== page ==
For generations, Black communities in Texas and across the nation have celebrated Juneteenth, the day when federal troops arrived in Galveston, Texas in 1865 to proclaim that all enslaved people were freed. The troops’ arrival came a full two and a half years after the signing of the Emancipation Proclamation.
In 2000, Congress passed the Trafficking Victim Protection Act, which provided a legal definition of labor trafficking and sex trafficking. While the United States government did not define “human trafficking” until the 20th century, the terms have been utilized and politicized throughout history and still to this day.
Racism is deeply embedded in both the perpetuation of human trafficking and the anti-trafficking movement.
“The racialized sexual exploitation of people of color that developed during slavery and colonization impacts cultural expectations and beliefs about the availability and use of children of color for commercial sex today.” (The Racial Roots of Human Trafficking, UCLA Law Review, 2015).
Historically, the narrative surrounding human trafficking has been focused on the victimization of young, white women, and often excluded nonwhite people from legal protection. What is now considered human trafficking, was previously recognized in the US as “white slavery,” and only applied to the trafficking of a white woman and ignored labor trafficking altogether. Black women and other People of Color were not uniformly recognized as crime victims.
“The white slavery campaign ignored the pervasiveness of sex trafficking of Black women and girls. For example, during the Great Migration, employment agencies in northern American cities recruited Black women from the South to come to Boston, Chicago, and New York for promised jobs in factories, department stores, and other reputable businesses. When the women arrived, however, their bags were confiscated and they were sent to work in brothels as prostitutes, or as maids. Black girls, unlike white girls, were not protected by early pandering laws.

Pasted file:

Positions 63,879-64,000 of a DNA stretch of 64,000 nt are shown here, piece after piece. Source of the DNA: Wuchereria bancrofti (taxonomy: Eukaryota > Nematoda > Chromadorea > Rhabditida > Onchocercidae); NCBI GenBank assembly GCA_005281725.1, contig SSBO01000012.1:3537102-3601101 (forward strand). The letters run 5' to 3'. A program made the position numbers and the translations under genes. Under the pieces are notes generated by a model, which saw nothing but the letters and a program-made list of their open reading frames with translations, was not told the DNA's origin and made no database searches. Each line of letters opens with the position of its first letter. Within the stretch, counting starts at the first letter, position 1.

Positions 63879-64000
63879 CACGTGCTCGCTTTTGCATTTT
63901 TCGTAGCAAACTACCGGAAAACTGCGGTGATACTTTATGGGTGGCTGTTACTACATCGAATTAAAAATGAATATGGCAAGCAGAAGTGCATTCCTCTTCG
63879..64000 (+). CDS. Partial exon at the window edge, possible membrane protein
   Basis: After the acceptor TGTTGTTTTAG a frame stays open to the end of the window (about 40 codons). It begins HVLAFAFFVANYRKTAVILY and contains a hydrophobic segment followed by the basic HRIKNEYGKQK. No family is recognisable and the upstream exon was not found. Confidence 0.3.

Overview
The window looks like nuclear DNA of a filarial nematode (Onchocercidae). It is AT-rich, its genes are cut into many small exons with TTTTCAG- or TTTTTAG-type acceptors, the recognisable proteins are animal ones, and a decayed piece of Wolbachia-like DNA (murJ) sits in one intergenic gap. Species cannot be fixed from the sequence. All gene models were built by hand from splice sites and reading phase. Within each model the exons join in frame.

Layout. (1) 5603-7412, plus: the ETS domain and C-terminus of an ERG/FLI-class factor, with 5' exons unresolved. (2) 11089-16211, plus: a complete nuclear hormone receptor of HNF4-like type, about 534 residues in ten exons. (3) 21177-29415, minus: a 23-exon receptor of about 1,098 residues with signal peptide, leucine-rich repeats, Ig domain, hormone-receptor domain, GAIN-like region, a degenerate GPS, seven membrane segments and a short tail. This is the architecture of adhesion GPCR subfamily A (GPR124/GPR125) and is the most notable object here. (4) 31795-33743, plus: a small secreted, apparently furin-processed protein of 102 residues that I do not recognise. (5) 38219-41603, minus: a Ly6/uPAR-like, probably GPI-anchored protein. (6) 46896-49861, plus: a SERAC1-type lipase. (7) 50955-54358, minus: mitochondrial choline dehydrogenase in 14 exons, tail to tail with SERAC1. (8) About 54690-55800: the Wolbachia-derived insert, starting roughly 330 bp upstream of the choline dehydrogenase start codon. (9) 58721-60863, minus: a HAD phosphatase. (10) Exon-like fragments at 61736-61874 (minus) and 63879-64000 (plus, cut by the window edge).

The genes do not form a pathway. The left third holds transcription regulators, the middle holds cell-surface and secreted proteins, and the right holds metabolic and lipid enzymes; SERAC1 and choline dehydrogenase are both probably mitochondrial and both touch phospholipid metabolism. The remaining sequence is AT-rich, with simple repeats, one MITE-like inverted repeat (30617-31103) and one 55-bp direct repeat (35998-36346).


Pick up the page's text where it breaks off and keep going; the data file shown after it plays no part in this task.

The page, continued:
This refusal to recognize women and girls of color as victims of forced prostitution perpetuates the Jezebel myth that Black women would always consent to sex. Indeed, because the law “did little to discourage White men who were determined to have their way with Black women,” the alleged rape of a Black woman—particularly at the hands of a White man—has traditionally not been recognized as a crime. Further, the claim that, “Black women do not experience coerced sex in the sense that white women experience it… reflect[s] a set of myths about Black women’s supposed promiscuity which were used to excuse white men’s sexual abuse.”
The impact of white slavery on the antitrafficking movement can still be seen today – especially in the way that Black trafficking survivors are treated in comparison to white survivors. Black survivors are not looked at as victims, their stories are scrutinized by law enforcement and anti-trafficking agencies.
“Today, “the criminal justice system continues to take the rape of Black women less seriously than the rape of white women.” The intentional marginalization of women and girls of color was reflected not only in the rhetoric of the white slavery movement but also in the State’s legal response.”
Human trafficking has a heavy and broad impact on communities of color, but historically, the anti-trafficking movement focuses on the idea of white women being forced into prostitution by men who prey on women and children at random.
This idea of human trafficking is dangerous and dishonest as it doesn’t recognize the reality of human trafficking or the role systemic racism has on the perpetuation of human trafficking. This concept also ignores the many factors that can lead to a person falling victim to trafficking, including homelessness, poverty, immigration and family violence – all of which also relate to institutionalized racism.
It’s true, that anyone can be a victim of trafficking, regardless of race. But it’s important to recognize many human trafficking survivors are People of Color and amplify their voices as they have been left out of the anti-trafficking narrative for too long.
On Juneteenth, we celebrate freedom for all and the beginning of a new era in the United States. Even though slavery was abolished, racism, discrimination and oppression against Black people still exists to this day, and is evident in the anti-trafficking movement.
It’s time to recognize this racism and commit to change by believing all survivors, listening to the stories of Black survivors and stop treating Black trafficking survivors as criminals.
To learn more about the link between racism and human trafficking, read the report: The Racial Roots of Human Trafficking by Cheryl Nelson Butler.